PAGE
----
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At your discretion

In my consideration of the two main trust types to choose from for receiving nil-rate band transfers, I looked last week at the main tax implications of the flexible interest in possession trust. This week it is the turn of the discretionary trust.

Before you start what will turn out to be a truly riveting read, you ought to know (if you didn’t already) that the tax treatment of a discretionary trust is usually considerably more complex than that of an interest in possession trust.

Under the discretionary trust, no beneficiary has a vested right to income. The trustees usually have wide powers to appoint benefits and lend funds to a typically wide class of beneficiaries including the deceased’s spouse.

In the same way as for the interest in possession trust, the transfer should be managed so as to fall within the transferor’s nil-rate band, with any balance being held on trust for the surviving spouse. If this is not possible, then the gift to trust will usually be subject to inheritance tax to the extent that it exceeds the available nil-rate band.

Where the investment being used in the nil-rate band planning is a collective investment (more likely where a will trust is being used), the investor’s death will also cause the wiping out for tax purposes of all unrealised capital gains in the investment.

I will look first at income although, of course, this will not be relevant if the trust asset is an investment bond. As no beneficiary has a right to income, all trust income is assessed on the trustees. The trustee tax rate is 40 per cent for other than dividend income.

Dividend income is grossed up to take account of the 10 per cent tax credit and then assessed at the dividend trust rate of 32.5 per cent, with the tax credit then being deducted to arrive at the tax actually payable. This means that, in effect, additional tax of 25 per cent of the net dividend is due.

Income received with a tax credit of 20 per cent, for example, interest, will be grossed up, assessed at 40 per cent and the tax credit taken off in arriving at the trustees’ actual liability.

Special rules apply to determine the tax payable when and if the trustees exercise their discretion to make an income payment to beneficiaries.

In this context, it is important to note that the trustees, in satisfying their tax responsibilities when making an income payment out of the trust, cannot take account of any tax credit on dividends as the credit does not represent tax actually paid by them.

It is also important to note that, in contrast with the interest in possession trust, no one is entitled to trust income as of right.

When it comes to capital gains, as for the interest in possession trust, as no beneficiary has a vested right to trust capital, any realised gains will be asses- sed on the trustees, after any taper relief and the annual exemption, at the rate of 40 per cent. Again, if the investment in the trust is an investment bond, this tax will not be relevant.

It is when you get to inheritance tax that mat- ters get a little more dem- anding under discretion- ary trusts. Once the trust has been established, the IHT treatment of the dis- cretionary trust is relativ- ely complex.

However, for the adviser who is prepared to spend the time familiarising themselves with these provisions, clarity can emerge where previously confusion may have reigned. Clients appreciate clarity, so the payback is likely to be appreciable.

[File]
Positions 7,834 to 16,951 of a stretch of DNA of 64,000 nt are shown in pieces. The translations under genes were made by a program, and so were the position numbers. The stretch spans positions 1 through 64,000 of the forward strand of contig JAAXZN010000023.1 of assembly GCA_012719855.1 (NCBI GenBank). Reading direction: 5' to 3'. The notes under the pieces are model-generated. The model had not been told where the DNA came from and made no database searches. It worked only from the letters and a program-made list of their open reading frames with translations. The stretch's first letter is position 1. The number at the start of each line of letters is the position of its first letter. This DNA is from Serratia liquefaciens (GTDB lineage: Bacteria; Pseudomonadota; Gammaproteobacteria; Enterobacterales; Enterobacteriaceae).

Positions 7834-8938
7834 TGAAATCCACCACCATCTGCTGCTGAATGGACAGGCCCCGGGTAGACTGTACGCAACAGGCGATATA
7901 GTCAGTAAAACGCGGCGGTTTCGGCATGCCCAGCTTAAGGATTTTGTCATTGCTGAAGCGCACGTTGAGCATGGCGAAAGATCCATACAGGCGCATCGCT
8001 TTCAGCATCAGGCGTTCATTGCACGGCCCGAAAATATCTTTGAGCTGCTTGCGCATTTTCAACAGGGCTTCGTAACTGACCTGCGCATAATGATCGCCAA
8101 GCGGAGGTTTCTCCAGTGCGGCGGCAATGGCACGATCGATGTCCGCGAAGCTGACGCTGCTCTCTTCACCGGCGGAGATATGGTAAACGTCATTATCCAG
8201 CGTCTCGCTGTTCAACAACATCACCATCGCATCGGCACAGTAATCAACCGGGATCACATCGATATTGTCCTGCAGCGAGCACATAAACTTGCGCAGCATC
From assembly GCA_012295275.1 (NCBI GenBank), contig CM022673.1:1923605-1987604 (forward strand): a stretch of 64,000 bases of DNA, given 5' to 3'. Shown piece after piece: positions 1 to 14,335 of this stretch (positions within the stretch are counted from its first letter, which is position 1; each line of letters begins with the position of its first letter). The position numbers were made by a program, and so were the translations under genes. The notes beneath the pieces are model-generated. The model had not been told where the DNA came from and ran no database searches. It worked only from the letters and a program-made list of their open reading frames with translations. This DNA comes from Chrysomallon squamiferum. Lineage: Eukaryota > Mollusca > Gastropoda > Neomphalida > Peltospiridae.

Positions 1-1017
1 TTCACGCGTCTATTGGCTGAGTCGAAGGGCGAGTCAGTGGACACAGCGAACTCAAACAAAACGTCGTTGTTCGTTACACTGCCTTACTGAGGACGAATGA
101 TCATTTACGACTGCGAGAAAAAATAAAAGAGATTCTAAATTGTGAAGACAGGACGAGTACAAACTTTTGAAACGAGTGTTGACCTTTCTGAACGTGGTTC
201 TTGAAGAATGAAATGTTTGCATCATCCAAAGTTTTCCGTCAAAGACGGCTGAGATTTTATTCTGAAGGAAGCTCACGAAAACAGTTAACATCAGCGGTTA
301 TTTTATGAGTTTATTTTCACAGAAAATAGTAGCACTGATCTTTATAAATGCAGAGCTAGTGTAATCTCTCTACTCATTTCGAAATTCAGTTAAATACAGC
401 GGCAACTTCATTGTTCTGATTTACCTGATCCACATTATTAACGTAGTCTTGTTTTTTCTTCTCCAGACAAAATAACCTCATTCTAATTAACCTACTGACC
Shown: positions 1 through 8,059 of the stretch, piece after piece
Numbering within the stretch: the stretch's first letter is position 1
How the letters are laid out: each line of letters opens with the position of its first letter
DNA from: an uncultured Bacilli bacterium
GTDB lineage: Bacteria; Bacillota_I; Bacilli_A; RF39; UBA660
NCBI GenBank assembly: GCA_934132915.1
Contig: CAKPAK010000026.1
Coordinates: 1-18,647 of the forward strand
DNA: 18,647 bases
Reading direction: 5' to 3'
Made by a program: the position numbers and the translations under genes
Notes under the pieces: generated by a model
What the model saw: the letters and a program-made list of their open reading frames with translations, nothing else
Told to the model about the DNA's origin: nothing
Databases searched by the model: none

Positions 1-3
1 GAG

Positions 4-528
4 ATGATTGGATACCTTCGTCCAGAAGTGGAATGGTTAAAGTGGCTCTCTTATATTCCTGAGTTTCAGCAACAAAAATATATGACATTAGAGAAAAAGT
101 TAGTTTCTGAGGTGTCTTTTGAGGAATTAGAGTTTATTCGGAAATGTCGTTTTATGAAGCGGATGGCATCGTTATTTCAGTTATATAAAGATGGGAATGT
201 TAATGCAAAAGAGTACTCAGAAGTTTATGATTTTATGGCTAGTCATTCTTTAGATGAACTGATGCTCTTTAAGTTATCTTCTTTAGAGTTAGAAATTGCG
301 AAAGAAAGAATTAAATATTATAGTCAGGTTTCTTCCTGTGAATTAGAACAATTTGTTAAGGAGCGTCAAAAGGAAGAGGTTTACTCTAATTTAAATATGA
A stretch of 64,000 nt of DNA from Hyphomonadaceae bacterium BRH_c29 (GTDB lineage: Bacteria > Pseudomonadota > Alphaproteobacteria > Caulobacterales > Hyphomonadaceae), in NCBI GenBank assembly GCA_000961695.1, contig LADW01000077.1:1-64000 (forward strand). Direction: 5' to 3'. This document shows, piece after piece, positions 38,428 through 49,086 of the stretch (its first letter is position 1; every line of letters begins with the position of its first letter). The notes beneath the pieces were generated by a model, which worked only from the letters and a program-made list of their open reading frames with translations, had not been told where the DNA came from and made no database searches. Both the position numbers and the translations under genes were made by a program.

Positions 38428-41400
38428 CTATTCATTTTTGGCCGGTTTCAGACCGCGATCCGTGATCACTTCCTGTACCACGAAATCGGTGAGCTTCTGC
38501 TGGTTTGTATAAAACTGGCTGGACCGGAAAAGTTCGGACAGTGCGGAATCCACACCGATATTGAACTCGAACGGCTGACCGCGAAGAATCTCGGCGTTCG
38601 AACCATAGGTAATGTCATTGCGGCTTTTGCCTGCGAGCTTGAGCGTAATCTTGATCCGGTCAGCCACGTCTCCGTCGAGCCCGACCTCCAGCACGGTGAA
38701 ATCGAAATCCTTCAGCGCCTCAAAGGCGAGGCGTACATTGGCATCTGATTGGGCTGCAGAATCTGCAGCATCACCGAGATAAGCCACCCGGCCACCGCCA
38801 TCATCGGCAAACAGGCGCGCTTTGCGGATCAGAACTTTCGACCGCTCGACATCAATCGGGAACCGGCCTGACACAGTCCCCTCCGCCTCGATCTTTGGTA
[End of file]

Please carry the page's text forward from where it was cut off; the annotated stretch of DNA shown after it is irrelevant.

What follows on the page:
Before looking at IHT in detail (I love to keep you in suspense), we must remember that, all other things being equal, the discretionary trust certainly gives the greatest amount of flexibility.

Where the trust asset is income-producing, as nobody has an entitlement to the income, the trustees do not have to specifically deal with it by paying it out or identifying, holding and investing it for the benefit of the persons entitled to it.

This can be a particular problem for the interest in possession trust if the investment is a collective where the income is to be reinvested. This gets even worse if dividends are reinvested back into the original investment with no identifiable new units or shares resulting from them. Identification is then next to impossible and it will be essential to be able to pay out the income if this is to be avoided.

Of course, these prob- lems do not arise with an investment bond, where all income arises to the life company and is a factor in determining the value of the bond. There are, however, no tax implications for the trustees until they trigger a chargeable event gain under the bond.

This potential difficulty with the identification of income needs to be taken into account in determining the most appropriate investment for the trust.

Tax is not the be all and end all (there, I said it) but it is important.

When considering the choice of trust where the underlying investment is to be income-producing, it may well be that this is an important determin- ant leading to the choice of trust. Alternatively, where the underlying investment does not have to be an income-producing collective, the need to identify and deal with income will not be a significant factor.

The discretionary trust certainly enables the administrative difficulty connected with income identification to be side-stepped but it does have other consequences.

One of the main such consequences is inherit- ance tax.

A special inheritance tax regime exists for discretionary trusts. This regime takes account of the fact that no person has an interest in possession and so the trust property is not (without special provisions) in the estate of any particular person. The legislation, by way of compensation, requires a hypothesis and I will look at this next week.

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